The heart and cardio-vascular system have always been considered the main biological targets of geomagnetic activity. However, the damage inflicted by magnetic storms on human health has been found to be different. Experts from the Institute of Space Studies of the Russian Academy of Sciences (RAS), Institute of Physics of the Earth (RAS), and the Sechenov Moscow Medical Academy have established that the biggest danger emanates from the micro variations of the geomagnetic field, which coincide with the heartbeat. They occur in about half of all magnetic storms, and are most typical for a prelude to a storm with insignificant changes in the geomagnetic field (mostly affecting high altitudes), and for the recovery phase, when the geomagnetic field is coming back to normal.

Medical statistics for Moscow show that 70% of all micro variations, caused by geomagnetic disturbances, are accompanied by an abnormally high incidence of heart attacks (a growth of about 13%), and blood-strokes (7.5% growth). The low and extremely low frequency electromagnetic fields destabilize the heartbeat, leading to a sudden death or infarction. Medical experts have finally explained why heart attacks take a heavy toll before a magnetic storm – because micro variations begin 24 hours before the storm.

“We have analyzed numerous data on the heartbeat of cosmonauts from all Soyuz crews, and the majority of missions to the Mir Station and the International Space Station,” said Doctor Tamara Breus (Physics and Mathematics) from the Russian Academy of Sciences’ Institute of Space Studies, who heads of a group of physics and physicians, studying this problem.

“We subjected 45 cosmonauts to examination during landing and flights of various duration, when they were exposed to geomagnetic disturbance, and then studied the same parameters in a neutral situation,� he said.

“The influence of a magnetic storm was obvious. It was manifest in a change of pulse and blood pressure, vegetative disorders, reduction of heartbeat rate variability and the power of respiratory undulations, and in a more irregular heartbeat pattern. Reactions varied depending on the duration of the flights and an ability of cosmonauts to adapt themselves to the new environment.”

In the opinion of Dr. Breus, these effects were a reaction of the vascular tonus and heartbeat rhythm to magnetic storms.

It is perfectly obvious that the response of such a complicated system as the human organism to external factors largely depends on its condition. A magnetic storm is not dangerous for healthy people.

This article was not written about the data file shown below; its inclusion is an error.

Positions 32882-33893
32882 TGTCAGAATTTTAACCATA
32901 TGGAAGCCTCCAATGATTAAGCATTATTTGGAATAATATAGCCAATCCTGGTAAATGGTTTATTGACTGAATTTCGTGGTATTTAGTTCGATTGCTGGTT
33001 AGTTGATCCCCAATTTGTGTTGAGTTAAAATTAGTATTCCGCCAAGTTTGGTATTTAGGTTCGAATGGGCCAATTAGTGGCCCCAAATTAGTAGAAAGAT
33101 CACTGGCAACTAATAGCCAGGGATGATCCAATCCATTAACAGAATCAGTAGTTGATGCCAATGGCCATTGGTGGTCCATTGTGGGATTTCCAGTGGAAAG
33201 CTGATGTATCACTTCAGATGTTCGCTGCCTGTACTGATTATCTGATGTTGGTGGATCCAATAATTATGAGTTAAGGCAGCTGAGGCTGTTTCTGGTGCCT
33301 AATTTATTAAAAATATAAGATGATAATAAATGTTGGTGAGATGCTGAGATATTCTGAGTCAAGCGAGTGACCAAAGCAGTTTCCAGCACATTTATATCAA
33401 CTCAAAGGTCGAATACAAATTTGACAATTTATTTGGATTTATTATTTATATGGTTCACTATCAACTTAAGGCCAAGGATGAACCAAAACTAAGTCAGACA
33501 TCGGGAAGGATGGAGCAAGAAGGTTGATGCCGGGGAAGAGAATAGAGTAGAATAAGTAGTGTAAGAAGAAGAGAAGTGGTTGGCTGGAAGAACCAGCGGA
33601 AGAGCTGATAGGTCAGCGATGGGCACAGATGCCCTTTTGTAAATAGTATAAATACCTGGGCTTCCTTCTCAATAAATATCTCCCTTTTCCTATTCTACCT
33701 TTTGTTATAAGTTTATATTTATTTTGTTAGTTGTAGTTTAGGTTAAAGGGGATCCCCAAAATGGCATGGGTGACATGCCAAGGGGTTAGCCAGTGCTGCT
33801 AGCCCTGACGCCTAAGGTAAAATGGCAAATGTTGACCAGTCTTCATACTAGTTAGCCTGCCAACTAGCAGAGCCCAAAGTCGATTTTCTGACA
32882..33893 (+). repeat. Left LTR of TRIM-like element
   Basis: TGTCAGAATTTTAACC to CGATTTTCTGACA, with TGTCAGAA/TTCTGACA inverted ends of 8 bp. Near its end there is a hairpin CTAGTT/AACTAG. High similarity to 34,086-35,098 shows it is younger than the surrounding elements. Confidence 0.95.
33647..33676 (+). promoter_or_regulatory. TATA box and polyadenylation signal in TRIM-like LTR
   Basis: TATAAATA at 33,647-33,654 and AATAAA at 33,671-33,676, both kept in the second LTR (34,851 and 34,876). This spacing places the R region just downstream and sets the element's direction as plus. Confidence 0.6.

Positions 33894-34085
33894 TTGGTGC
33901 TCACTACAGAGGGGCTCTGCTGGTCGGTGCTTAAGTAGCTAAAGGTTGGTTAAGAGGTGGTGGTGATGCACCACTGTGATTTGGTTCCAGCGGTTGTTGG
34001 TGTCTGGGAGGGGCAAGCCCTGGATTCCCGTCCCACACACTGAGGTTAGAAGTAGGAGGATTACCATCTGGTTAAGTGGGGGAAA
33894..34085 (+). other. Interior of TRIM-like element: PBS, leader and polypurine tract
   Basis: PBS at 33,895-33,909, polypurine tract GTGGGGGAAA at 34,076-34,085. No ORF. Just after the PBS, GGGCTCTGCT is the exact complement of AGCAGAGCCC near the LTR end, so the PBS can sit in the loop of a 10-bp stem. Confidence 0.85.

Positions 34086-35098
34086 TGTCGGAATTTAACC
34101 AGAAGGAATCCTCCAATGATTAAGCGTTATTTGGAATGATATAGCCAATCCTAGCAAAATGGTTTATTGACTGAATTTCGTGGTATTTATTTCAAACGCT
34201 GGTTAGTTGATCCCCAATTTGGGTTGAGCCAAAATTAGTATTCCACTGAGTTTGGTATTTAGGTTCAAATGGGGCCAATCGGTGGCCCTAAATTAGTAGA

But there are risk groups with unstable biological status. These include people suffering from ischemic disorders or hypertension, or children whose adaptation system is the process of formation. Newly born are particularly at risk.

“We think that simply forecasting storms is counterproductive because people merely get scared as a result,” said Dr. Breus. “But steady micro variations are different. We should concentrate on this in forecasting geomagnetic disturbances.”

What is the situation with forecasts today?

Owing to the research, conducted under the comprehensive program of Interbol, scientists better understand the nature of cause-and-effect connections in the near and remote space, which helps them develop the methods of space weather forecasts, that is, distance and time variations of space parameters caused by solar activity.

Since 1994, Russia has been implementing its KORONAS program (Comprehensive Orbital Near-Earth Monitoring of Solar Activity) with a series of space vehicles. The third satellite – KORONAS-Foton – will be launched under the program in 2007.

Continuous monitoring of the solar wind is critical for space weather forecasts. The Chibis micro satellites, which are being developed by the Institute of Space Studies, will be working to this end in low-orbit ionosphere in the near future.

Space vehicles of the Institute’s another project – Resonans – will do the monitoring in the internal magnetosphere, and the radiation belts. One more satellite – probably the same Chibis – will stay at the top – in the so-called libration point at a distance of about one and a half million kilometers from the Earth.

The gravitational forces of the Earth and the Sun are essentially in balance at this point, and for this reason a space vehicle may “linger on” for a long time near the Sun-Earth line, along which harmful solar corona ejections move, timely reporting the emergence of dangerous solar bursts.

To receive an earlier warning, a space vehicle may be “removed” even further from the Earth. Researchers from the Institute of Space Studies have developed a project called Klipper (not to be confused with a new Russian re-usable piloted spaceship), which provides for placing micro satellites at a distance of 3 to 4 million kilometers from the Earth in the Sunward direction.

This is twice further than the libration point. “Excessive” gravitation of the Sun (compared to the libration point) will be compensated for by the pressure of sunlight on a sail made of fine metallic-like coating on board the satellites. In this way, researchers will be able to stabilize the satellites at a certain point in space, or move them closer to the Sun by handling the reflecting sail.

In other words, they will manipulate the reflecting powers of the material from which it is made. For instance, if a liquid-crystal fiber is installed between a source of light (the Sun in this case), and the sail, it is possible to change the transparency of the fiber by putting it under electric voltage (or removing it).

Its reflecting powers may be changed from mirror reflection to total absorption. This will affect the pressure of light on the sail, causing a change in the direction and speed of the satellite’s movement in space.

A project of solar research at a closer distance – Intergeliozond – is designed for a more remote perspective. It will make it possible to see the Sun’s polar zones, which are invisible from the Earth.